15/02/2016 08:18 GMT | Updated 15/02/2016 08:59 GMT

HSBC Warned By John McDonnell It Does Not Have A 'Blank Cheque' After Bank Commits To London

John McDonnell has warned HSBC it can not have "blank cheque" when it comes to doing business in Britain, after the bank announced it would not be moving its headquarters abroad.

The bank had been considering quitting London amid concerns about stricter regulations, including the Bank Levy introduced in 2010 which targeted HSBC's global balance sheet.

However in his July Budget, George Osborne announced the Levy would be changed to apply just to a bank's domestic UK operation.

The bank's chairman, Douglas Flint, said Osborne was "well aware of our view" when it came to the Bank Levy but insisted "no pressure" had been put on the government.

McDonnell said today: "It is welcome news to those HSBC staff who were concerned about their jobs. However, the bank's senior management has to now also reassure those taxpayers who would have read that the bank is not paying a significant amount in corporation tax in the UK, while successfully lobbying the chancellor to cut the Bank Levy.

"Senior bankers at HSBC can't have it both ways. Doing business in the UK comes with certain responsibilities and not a blank cheque when it comes to rights and regulations.

"We have seen on numerous occasions such as on the Bank Levy that the chancellor is happy to take his orders from the banks. But we simply can't afford this light touch approach to the financial sector at such a sensitive time in the global economy, as it could be seen as a green light for a return to 2008."

Downing Street this morning ducked questions as to whether it had caved into threats by HSBC to quit the UK unless the Bank Levy rate was lowered.

The prime minister's spokesperson said: "The chancellor, in last summer's budget, when he announced the changes, set out very clearly that the Levy was introduced to raise revenue, to stabilise bank balance sheets. It served its purpose, it worked. But it risked doing harm, if left unchanged."

"You would expect the government to look at measures, look what they are intended to achieve and make sure they are continuing to serve their purpose. The Bank Levy served its purpose."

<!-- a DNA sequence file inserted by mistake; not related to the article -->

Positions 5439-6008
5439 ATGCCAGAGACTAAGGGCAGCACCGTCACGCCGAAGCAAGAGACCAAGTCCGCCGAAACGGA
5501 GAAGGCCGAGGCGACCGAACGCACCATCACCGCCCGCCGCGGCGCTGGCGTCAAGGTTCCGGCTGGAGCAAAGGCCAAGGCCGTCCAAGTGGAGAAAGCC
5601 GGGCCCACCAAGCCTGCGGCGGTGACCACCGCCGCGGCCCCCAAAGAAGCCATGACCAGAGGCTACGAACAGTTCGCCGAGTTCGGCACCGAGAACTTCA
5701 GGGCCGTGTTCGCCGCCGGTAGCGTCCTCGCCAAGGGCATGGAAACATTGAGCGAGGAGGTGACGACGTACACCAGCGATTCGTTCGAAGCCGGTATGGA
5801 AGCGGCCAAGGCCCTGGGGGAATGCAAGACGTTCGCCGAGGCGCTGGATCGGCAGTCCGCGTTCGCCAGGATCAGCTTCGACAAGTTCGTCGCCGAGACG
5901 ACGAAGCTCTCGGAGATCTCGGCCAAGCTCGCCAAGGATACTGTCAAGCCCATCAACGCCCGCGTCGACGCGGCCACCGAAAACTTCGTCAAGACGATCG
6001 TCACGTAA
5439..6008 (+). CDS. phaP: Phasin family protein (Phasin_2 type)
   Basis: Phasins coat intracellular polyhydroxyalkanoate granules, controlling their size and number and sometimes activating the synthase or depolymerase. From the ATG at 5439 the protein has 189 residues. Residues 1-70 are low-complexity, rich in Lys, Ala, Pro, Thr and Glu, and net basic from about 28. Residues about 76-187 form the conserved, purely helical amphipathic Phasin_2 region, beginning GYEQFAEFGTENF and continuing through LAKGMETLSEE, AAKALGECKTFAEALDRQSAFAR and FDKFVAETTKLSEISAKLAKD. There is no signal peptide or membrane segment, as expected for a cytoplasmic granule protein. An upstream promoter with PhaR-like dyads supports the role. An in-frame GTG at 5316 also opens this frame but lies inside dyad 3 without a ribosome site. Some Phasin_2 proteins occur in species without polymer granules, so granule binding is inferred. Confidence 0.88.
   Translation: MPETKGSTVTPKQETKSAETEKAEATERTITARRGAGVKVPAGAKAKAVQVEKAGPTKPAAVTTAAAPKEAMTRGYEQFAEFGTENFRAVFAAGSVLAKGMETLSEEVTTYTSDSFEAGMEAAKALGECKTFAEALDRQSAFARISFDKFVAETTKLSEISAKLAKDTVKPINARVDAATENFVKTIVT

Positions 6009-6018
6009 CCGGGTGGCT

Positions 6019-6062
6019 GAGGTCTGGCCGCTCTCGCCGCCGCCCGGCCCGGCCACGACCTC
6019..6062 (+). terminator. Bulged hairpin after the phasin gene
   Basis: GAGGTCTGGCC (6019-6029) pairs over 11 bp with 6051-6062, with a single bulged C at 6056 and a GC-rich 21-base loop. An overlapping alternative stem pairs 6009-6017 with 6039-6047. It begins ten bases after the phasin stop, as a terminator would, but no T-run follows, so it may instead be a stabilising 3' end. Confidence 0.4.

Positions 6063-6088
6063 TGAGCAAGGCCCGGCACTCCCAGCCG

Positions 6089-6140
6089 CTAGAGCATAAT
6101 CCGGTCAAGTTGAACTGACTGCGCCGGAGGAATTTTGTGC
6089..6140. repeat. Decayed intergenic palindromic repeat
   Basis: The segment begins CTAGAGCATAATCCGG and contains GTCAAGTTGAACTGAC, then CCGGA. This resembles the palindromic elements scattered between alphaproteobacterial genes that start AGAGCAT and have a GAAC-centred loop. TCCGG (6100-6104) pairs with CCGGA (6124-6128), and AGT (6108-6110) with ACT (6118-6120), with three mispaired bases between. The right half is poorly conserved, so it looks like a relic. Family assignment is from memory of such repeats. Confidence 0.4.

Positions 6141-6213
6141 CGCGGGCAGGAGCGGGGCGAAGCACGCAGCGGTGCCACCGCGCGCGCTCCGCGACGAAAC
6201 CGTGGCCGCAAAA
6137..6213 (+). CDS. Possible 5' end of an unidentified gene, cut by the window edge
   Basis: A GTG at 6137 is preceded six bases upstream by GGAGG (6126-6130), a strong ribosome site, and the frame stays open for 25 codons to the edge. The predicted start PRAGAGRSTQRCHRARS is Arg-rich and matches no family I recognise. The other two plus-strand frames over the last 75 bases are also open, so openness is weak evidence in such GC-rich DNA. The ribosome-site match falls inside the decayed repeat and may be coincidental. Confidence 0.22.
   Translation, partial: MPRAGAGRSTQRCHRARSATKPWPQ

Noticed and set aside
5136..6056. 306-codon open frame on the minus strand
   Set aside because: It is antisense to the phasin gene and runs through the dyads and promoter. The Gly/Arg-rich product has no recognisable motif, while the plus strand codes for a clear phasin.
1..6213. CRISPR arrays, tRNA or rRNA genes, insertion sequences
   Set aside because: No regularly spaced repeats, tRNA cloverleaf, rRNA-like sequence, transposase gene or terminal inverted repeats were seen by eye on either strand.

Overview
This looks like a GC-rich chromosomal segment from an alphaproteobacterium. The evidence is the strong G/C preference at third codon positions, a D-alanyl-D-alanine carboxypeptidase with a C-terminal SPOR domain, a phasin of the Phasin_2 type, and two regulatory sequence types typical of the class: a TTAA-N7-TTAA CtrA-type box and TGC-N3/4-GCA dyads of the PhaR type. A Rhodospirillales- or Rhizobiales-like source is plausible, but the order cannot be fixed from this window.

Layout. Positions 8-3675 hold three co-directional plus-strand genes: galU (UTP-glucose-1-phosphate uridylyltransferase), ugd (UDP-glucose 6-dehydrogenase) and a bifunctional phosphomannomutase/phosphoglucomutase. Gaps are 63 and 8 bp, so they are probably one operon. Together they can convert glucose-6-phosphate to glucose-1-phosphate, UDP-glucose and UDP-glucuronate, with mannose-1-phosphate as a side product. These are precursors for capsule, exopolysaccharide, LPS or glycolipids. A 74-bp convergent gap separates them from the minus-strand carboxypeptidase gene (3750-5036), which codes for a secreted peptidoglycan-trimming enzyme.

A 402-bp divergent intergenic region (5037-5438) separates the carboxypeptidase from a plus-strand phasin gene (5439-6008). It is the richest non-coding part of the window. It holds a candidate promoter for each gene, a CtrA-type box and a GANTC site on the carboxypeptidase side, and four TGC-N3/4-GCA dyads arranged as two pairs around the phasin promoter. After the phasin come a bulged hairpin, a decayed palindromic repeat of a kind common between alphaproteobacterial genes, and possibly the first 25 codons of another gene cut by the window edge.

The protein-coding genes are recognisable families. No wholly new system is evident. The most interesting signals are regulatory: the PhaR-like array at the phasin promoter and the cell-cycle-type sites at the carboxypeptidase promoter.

HSBC said the Bank Levy cost it £700 in 2014. Osborne's decision to gradually reduce the Bank Levy from 0.21% to 0.10% by January 2021 was described by the independent Institute for Fiscal Studies think-tank as a "significant giveaway, a large slice to HSBC".

Speaking to BBC Radio 4's Today programme this morning, Flint, said the regulatory regime for banks "hasn't been softened" under Osborne and denied HSBC had put pressure on the chancellor to water-down regulation.

"We had no negotiation with the government. The government was well aware of our view, and indeed the view of many other people who commented upon it, but there certainly was no pressure put, or negotiation," he said.

HSBC's decision to remain in the UK comes as Sir John, the Independent Banking Commission chair, warned British banks were still not protected enough from future "economic disasters".

McDonnell said: "On a day when Sir John Vickers is warning that many of the reforms he proposed to prevent another banking crisis have been watered-down, it does seem whatever the banks want under George Osborne, they tend to get from the bankers’ chancellor."

The Bank of England has proposed banks have, at the most, a 2.5% extra capital in reserve compared to loans. But Sir John said a "much thicker" 3% buffer was needed.

“In my view what they proposed was disappointing; was unambitious,” he told Today. "It would give us better insurance, better shock absorption if - and more likely when - the next crisis hits."

"I would say the cost of beefing this up, having a thicker cushion, is really very, very low compared with the benefit, which is better insurance against these economic disasters, which can happen."